The war in Ukraine has created a perfect storm leading to skyrocketing food costs sparking fears that a looming food security crisis could lead to further destabilization around the globe.
With a global economy already battered by pandemic-related supply chain constraints, the war in Ukraine has led to even sharper increases in food costs stemming from disruptions in wheat and fertilizer export markets.
John Rosen, a professor of economics at the Pompea College of Business at the University of New Haven, said the already volatile situation could very quickly spiral into a global catastrophe.
“There’s an awful lot of evidence that most revolutions start with bread riots,” he said. “It is possible that those shortages could be bad enough to set those off in poor countries, and you never know where that kind of effect is going to end.”
Together, Russia and Ukraine account for nearly a third of the world’s wheat exports. In March, the U.S. Department of Agriculture (USDA) projected that wheat exports from the two countries will fall by 7 million tons, or 12% below pre-invasion projections. As a result, wheat prices have surged globally, up 62% from January through late March, according to the Atlantic Council.
Mr. Rosen said, even under perfect conditions, it would be nearly impossible for farmers in other grain-producing countries to make up for a full stoppage of grain exports out of Ukraine and Russia.
“Even if they have perfect weather, they just can’t possibly plant and grow enough wheat,” he said. “One hopes the only serious impact of that will be increased prices. I fear there will literally be shortages of grains and food that will, of course, hit poor countries the hardest because, by definition, they don’t have enough money in the first place.”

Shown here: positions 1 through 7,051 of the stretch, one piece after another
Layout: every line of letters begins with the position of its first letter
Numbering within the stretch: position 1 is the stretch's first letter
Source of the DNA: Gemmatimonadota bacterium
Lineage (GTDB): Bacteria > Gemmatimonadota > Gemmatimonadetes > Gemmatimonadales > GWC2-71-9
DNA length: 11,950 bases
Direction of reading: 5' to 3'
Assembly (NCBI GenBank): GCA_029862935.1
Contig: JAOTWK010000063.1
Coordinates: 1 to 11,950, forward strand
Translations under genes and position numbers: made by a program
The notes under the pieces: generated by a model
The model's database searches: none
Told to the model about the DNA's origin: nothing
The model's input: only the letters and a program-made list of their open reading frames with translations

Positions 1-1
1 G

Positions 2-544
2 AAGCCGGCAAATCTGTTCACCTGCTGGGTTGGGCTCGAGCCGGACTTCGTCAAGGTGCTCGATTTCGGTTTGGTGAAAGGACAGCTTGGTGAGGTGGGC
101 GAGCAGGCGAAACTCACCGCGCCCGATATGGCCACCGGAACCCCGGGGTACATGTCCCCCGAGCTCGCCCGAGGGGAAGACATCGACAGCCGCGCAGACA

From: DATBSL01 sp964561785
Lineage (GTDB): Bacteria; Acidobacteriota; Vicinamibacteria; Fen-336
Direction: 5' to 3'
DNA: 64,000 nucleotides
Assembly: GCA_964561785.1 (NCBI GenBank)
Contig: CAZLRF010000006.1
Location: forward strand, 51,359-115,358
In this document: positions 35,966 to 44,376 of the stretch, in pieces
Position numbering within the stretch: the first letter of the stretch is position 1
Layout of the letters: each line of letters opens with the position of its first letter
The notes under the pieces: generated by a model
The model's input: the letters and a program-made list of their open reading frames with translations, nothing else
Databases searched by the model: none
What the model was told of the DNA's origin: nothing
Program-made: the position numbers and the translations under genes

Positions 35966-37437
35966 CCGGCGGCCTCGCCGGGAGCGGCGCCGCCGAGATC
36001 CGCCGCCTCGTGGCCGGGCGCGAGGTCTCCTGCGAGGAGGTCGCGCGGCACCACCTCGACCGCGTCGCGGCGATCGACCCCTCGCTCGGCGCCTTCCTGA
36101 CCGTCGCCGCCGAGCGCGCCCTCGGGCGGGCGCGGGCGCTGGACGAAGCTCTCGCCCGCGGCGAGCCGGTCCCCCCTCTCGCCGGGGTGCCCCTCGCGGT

But the conditions farmers face outside of Ukraine are far from perfect. Russia is also a leading exporter of essential fertilizer inputs like potash and ammonia, and Western sanctions meant to punish the Kremlin have also meant skyrocketing costs for farmers around the globe.
“The official estimates from the Department of Agriculture are that in the U.S., fertilizer bills are expected to go up 12% this year,” Mr. Rosen said. “They already went up 17% in 2021.”
Mr. Rosen said rising fertilizer costs lead to farmers planting fewer acres. Some will simply go out of business.
“As a result, we’re going to have less food,” he said.
Lawmakers from both parties have begun to sound the alarm. On Tuesday, Senate Foreign Relations Committee Chairman Robert Menendez, New Jersey Democrat, and Idaho Sen. James E. Risch, the panel’s ranking Republican, warned of an increasingly dire food insecurity crisis facing countries around the globe.
“The impacts of [Russian President Vladimir] Putin’s war are exacerbating an already grave humanitarian crisis triggered, in large measure, by the devastating effects of the COVID-19 pandemic on global hunger and poverty,” the lawmakers wrote in a letter to President Biden. “The compounding effects of these cascading events may create one of the worst food insecurity crises in decades.”
In their letter, the lawmakers called on the administration to coordinate a “strong, coordinated and innovative response,” to the crisis, which they said, “threatens to push millions of people into hunger and destabilize regions of strategic importance to the United States.”
In a separate letter to Mr. Biden on Tuesday, 96 House Republicans, led by Reps. Tom Emmer, Pete Stauber and Michelle Fischbach of Minnesota, Gregory Francis Murphy of North Carolina, and Jodey Arrington of Texas, called on the administration to “review all available options to lower the cost of fertilizer.”
“Ongoing supply-chain bottlenecks and the rising cost of energy are among the factors sending fertilizer prices soaring, and disruptions stemming from Russia’s invasion of Ukraine will only compound the problem,” the lawmakers wrote. “As a result, Americans will pay more at restaurants, grocery stores, and elsewhere.”
But Mr. Rosen said that even with immediate policy action, the crisis could take years to work out.
“Fertilizer is needed to plant for next year,” he said. “If farmers are cutting back, and they are, … that creates a shortage for next year.”
Mr. Rosen said it could take years for market dynamics to rebalance the global food supply. Eventually, other countries will fill the gap left by sanctions on Russian exports of fertilizer inputs, and high grain prices will eventually incentivize farmers to produce more grain.
“All of that will eventually work, but it will take a few years,” he said. “Meanwhile we’ll be stuck with high prices and shortages.”